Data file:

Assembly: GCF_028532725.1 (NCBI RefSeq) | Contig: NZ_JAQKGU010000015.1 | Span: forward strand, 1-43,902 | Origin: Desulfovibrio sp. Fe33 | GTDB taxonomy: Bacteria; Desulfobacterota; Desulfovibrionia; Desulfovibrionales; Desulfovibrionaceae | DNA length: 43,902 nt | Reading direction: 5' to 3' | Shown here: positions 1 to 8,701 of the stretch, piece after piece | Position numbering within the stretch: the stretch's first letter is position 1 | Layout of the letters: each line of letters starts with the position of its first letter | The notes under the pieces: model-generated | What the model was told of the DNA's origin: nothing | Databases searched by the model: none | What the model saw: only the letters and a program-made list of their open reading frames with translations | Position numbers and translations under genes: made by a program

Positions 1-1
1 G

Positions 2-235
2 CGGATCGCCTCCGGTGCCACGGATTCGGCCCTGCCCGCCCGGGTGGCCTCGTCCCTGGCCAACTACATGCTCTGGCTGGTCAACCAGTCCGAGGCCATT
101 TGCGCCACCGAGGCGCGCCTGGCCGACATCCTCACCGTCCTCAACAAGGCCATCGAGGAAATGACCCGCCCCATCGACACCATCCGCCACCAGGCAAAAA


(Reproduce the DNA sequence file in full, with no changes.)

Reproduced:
Assembly: GCF_028532725.1 (NCBI RefSeq) | Contig: NZ_JAQKGU010000015.1 | Span: forward strand, 1-43,902 | Origin: Desulfovibrio sp. Fe33 | GTDB taxonomy: Bacteria; Desulfobacterota; Desulfovibrionia; Desulfovibrionales; Desulfovibrionaceae | DNA length: 43,902 nt | Reading direction: 5' to 3' | Shown here: positions 1 to 8,701 of the stretch, piece after piece | Position numbering within the stretch: the stretch's first letter is position 1 | Layout of the letters: each line of letters starts with the position of its first letter | The notes under the pieces: model-generated | What the model was told of the DNA's origin: nothing | Databases searched by the model: none | What the model saw: only the letters and a program-made list of their open reading frames with translations | Position numbers and translations under genes: made by a program

Positions 1-1
1 G

Positions 2-235
2 CGGATCGCCTCCGGTGCCACGGATTCGGCCCTGCCCGCCCGGGTGGCCTCGTCCCTGGCCAACTACATGCTCTGGCTGGTCAACCAGTCCGAGGCCATT
101 TGCGCCACCGAGGCGCGCCTGGCCGACATCCTCACCGTCCTCAACAAGGCCATCGAGGAAATGACCCGCCCCATCGACACCATCCGCCACCAGGCAAAAA